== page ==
Grottes Prehistorique de Gargas

Useful Information

Lithography by Pierre Gorse, printed at Becquet frères, Paris, 1873, Grottes Prehistorique de Gargas, France. Public Domain.
Congrès de Luchon at the entrance to the cave, September 1895, Grottes Prehistorique de Gargas, France. Public Domain.
Félix Régnault at the cave entrance, Grottes Prehistorique de Gargas, France. Public Domain.
Location: Gargas, Near Aventignan.
A64 exit Montréjeau (No. 17), D71 towards Mazères-de-Neste, at Aventignan towards Saint-Bertrand de Comminges, follow signs to the caves.
(43.05531682861275, 0.5361466035700995)
Open: MAY to JUN daily 10:30-17:30.
JUL to AUG daily 10-18.
SEP to APR Tue-Sun, Hol 10:30-17:30.
Closed 25-DEC, 01-JAN.
Number of visitors limited, reservation highly recommended. Reservation for groups required.
Fee: Grottes de Gargas: Adults EUR 12.50, Children (6-16) EUR 7.50, Children (0-5) free, Students EUR 18, Disable EUR 10, Unemployed EUR 10, Family (2+2) EUR 33.
Groups (10+): Adults EUR 10, Children (6-16) EUR 4.80.
Nestplori@: Adults EUR 8, Children (6-16) EUR 5, Children (0-5) free, Students EUR 6.50, Disable EUR 6.50, Unemployed EUR 6.50, Family (2+2) EUR 22.
Groups (10+): Adults EUR 5.50, Children (4-16) EUR 3.50.
Both: Adults EUR 12, Children (4-16) EUR 7, Children (0-3) free, Family (2+2) EUR 32.
Classification: SpeleologyKarst cave ArchaeologyPainted Cave
Light: LightIncandescent Electric Light System
Dimension: T=11 °C
Guided tours: D=30 min.
Address: Prehistoric caves of Gargas / Nestplori@, Route départementale 261, 65660 Aventignan, Tel: +33-562-98-81-50, Fax: +33-562-98-63-67. E-mail:
Reservations, Tel: +33-562-98-81-50.
As far as we know this information was accurate when it was published (see years in brackets), but may have changed since then.
Please check rates and details directly with the companies in question if you need more recent info.


1575 first written description by François de Belleforest.
11-JUN-1906 hand print discovered by Félix Régnault.
09-APR-1910 declared a monument historique.
1950 opened to the public.
1973-1976 complete survey of all paintings by Claude Barrière and his students at the Université de Toulouse.
1986-1988 inventory of hands by Marc Groënen.
1992 environmental study because of algae and moss.
1996 studies recommend renovation of light and reorganisation of tour.
2002 start of redesign according to the plan of architect Olivier Naviglio.
2010 Centre Numérique et Préhistorique de Gargas opened.


Interior, Grottes Prehistorique de Gargas, France. Public Domain.
The famous negative hands of Gargas, artists reconstruction, Grottes Prehistorique de Gargas, France. Public Domain.
Cave bear (Ursus spelaeus Blum.), excavated by Félix Régnault, 1888, Grottes Prehistorique de Gargas, France. Public Domain.

The Grottes Prehistorique de Gargas (prehistoric cave of Gargas) is famous for hundreds of enigmatic negatives of hands. About 250 hands were created using a simple technique: put your hand on the rock and spray colour on it. After you remove the hand, there will be a coloured spot with the negative of your hand. Spraying is easy, just take a swallow of paint into your mouth and spray. The used pigments were red ochre and black charcoal.

So the enigma is not how the hands were created, the true enigma is why were they created. And if it is so simple to make them, why are there only 250? 250 hands in 15,000 years equals one hand per 60 years, which equals three or four generations. And why do most of the hands miss one or more fingers, were they really missing or just bent for the spraying? And if they were bent, why? There are dozens of explanations, but all of them share one thing: we actually do not know the reasons and there is no way to find out. Some think they are a result of ritual mutilation, others think they are some kind of code, but probably its just a joke.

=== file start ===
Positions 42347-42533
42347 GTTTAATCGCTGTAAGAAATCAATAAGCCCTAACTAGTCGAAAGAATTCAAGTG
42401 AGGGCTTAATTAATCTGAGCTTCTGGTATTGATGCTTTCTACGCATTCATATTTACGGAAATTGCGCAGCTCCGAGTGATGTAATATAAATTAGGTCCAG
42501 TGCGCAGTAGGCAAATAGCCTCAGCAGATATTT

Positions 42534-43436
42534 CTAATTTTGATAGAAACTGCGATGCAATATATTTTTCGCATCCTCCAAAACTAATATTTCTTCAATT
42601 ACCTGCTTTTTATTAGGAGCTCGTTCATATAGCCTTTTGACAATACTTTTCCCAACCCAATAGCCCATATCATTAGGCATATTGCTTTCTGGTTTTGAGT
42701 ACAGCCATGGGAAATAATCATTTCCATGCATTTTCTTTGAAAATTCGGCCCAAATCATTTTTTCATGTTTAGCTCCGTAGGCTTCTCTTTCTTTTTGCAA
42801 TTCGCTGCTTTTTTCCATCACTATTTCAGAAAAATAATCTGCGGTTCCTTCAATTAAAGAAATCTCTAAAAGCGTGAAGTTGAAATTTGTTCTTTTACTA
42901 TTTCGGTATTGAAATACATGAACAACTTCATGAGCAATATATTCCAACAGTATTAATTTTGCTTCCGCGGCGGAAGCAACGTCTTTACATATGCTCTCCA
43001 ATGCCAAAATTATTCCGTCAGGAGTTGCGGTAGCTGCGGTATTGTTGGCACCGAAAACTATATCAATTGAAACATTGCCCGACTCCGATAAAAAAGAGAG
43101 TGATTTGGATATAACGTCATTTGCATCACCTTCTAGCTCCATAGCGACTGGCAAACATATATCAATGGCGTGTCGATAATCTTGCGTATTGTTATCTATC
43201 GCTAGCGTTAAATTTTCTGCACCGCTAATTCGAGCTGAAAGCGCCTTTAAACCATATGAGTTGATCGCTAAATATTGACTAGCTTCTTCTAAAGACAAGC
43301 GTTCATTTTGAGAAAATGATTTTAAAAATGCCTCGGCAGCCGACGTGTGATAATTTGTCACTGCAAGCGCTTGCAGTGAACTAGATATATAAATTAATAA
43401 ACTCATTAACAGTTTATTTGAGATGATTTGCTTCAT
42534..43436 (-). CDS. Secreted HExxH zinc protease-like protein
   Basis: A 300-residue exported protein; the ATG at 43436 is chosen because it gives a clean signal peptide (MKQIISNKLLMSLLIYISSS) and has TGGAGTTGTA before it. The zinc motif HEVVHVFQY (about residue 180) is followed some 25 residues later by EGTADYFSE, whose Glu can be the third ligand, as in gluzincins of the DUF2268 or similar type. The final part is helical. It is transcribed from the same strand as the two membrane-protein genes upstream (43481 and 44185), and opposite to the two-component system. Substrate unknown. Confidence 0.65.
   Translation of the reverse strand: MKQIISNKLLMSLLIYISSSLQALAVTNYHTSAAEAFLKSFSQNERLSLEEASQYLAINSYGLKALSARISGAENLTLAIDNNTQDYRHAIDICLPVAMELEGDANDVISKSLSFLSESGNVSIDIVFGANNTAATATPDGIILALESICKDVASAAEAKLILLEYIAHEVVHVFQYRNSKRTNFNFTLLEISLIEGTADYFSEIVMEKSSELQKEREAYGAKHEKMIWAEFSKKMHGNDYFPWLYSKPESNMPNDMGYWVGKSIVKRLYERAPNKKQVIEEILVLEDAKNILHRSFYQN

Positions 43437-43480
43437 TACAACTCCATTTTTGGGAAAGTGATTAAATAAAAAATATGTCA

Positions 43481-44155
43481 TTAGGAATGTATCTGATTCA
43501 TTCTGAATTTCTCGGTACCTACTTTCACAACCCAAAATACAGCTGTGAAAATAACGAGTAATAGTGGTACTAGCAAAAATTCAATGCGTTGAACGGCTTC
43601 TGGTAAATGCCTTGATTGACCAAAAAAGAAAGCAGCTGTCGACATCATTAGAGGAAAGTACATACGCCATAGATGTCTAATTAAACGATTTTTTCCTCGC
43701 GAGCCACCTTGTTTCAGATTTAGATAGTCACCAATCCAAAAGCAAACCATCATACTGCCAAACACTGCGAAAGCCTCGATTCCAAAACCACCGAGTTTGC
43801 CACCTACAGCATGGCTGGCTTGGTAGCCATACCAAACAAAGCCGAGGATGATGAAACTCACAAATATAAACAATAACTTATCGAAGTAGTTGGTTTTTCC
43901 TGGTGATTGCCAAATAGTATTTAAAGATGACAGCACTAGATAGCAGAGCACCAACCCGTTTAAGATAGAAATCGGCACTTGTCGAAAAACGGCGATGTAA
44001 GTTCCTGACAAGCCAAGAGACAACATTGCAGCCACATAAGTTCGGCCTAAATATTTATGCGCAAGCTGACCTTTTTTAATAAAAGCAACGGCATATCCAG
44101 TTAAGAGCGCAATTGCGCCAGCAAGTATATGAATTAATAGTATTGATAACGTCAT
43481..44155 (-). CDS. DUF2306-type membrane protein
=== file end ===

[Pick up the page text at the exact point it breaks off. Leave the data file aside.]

C-14 dating was used to date some of the hands. The oldest found is 27,000 years old, the youngest 15,000 years old.

There are more paintings in the cave, of deer, antelope, bison, ibex, mammoth, and horse. And of course there are engravings, tools, and animal bones which were archaeologically excavated. Around the hands, pieces of bones were stuck into cracks in the wall.

This cave is open since prehistoric times and was frequented almost continually. There are two huge entrance portals on the hillside facing north-northwest. The lower is the entrance to the broad and low Gargas I, the upper to the narrow and slender Gargas II. Both caves are connected by a passage which is blocked by a collapse. There is an early description from the 16th century, and numerous graffities of visitors. During the 19th century the first serious explorations were made, mostly by Félix Régnault, who made numerous excavations and discovered remains of man, bone of the cave bear, bones of cave hyena, and much more. His findings are on display in the natural history museums of Paris and Toulouse. But he knew the cave for 30 years when he first discovered the hands on 11-JUN-1906. He intensified his exploration and made an inventory of those paintings.

After some finds of algae and moss in 1992 the cave was intensively studies by different organizations. Their result was clear: the light system had to be renovated and the tours reorganized. After ten years of studying and planning the work started in 2002. The cave is now completely renovated, the light bulbs are replaced by low energy lamps and led lamps. The trail is new, a bridge elevated from the floor made of environment friendly material. In 2010 the Centre Numérique et Préhistorique de Gargas was opened to the public. This seems to be a renovated museum making a lot of use of computers and interactive displays.